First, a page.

Not that it's any secret, but the state of the global economy isn't exactly rosy these days. But only a day after the Fed concluded its monetary policy meetings with noteworthy lack of further quantitative easing, another spate of negative data has painted the U.S. recovery a growing weaker by the day. U.S. stocks markets don't like it, either.
Coming into midday, the Dow Jones Industrial Average (INDEX: ^DJI ) finds itself trading 0.7% lower. Probably unsurprisingly, both the Nasdaq and S&P 500 slumped 1.2% and 1%, respectively, as well. The market's "fear gauge," or the VIX (INDEX: ^VIX ) , gained 6.6% as well halfway through today's trading session.
The devil's in the details
As mentioned above, today's bad news came from stateside. News from the Federal Reserve Bank of Philadelphia showed manufacturing activity in its region (basically the mid-Atlantic) declined. The news came after a similar survey showed manufacturing also dwindled in the New York area. Additionally, May used-home sales figures also declined. Individually, these figures carry little weight. However, taken as a whole, they paint U.S. recovery as increasingly tepid, which of course has investors concerned, as growth prospects have also soured in China and Europe.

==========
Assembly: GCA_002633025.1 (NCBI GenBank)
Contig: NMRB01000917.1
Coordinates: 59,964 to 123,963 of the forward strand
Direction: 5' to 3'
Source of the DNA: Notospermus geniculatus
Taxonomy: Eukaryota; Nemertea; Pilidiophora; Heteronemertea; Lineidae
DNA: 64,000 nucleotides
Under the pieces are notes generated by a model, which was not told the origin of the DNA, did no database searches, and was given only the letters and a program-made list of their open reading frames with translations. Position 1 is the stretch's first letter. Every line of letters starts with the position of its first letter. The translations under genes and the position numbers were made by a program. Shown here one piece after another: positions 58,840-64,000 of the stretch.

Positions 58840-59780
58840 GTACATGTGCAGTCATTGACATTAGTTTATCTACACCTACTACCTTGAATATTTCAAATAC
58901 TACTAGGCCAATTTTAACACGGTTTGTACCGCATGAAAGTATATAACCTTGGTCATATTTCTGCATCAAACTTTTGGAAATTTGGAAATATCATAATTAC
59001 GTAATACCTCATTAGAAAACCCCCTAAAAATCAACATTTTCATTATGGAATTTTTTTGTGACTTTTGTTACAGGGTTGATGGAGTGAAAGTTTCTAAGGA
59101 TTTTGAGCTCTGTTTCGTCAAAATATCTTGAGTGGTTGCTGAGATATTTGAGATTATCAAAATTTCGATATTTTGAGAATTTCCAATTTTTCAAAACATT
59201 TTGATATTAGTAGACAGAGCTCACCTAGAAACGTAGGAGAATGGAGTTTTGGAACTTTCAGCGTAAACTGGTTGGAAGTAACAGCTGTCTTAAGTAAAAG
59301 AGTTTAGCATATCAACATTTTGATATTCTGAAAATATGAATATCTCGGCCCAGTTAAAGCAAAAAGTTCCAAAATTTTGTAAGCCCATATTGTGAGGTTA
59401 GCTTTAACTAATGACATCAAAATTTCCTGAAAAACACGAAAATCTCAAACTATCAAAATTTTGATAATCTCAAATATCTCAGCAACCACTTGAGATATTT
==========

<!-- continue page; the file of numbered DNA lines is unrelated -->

As should be expected, the bad news sent cyclical stocks sharply downward. Shares of aluminum producer Alcoa (NYSE: AA ) dropped 2.7%. After rallying strongly to start the year, Alcoa's stock has fallen more than 13% in the last three months. The negative economic outlook has oil and oil-related stocks retreating. Currently oil finds itself down 1.6% around noontime. At present, Chevron (NYSE: CVX ) and ExxonMobil (NYSE: XOM ) sit 1.3% and 1.8% lower, respectively. However, these large-cap Dow components have fared better than their respective sectors, which are the two worst-performing market sectors today; both the broader basic materials sector and energy sector have each dropped 2.2% today. Ouch.
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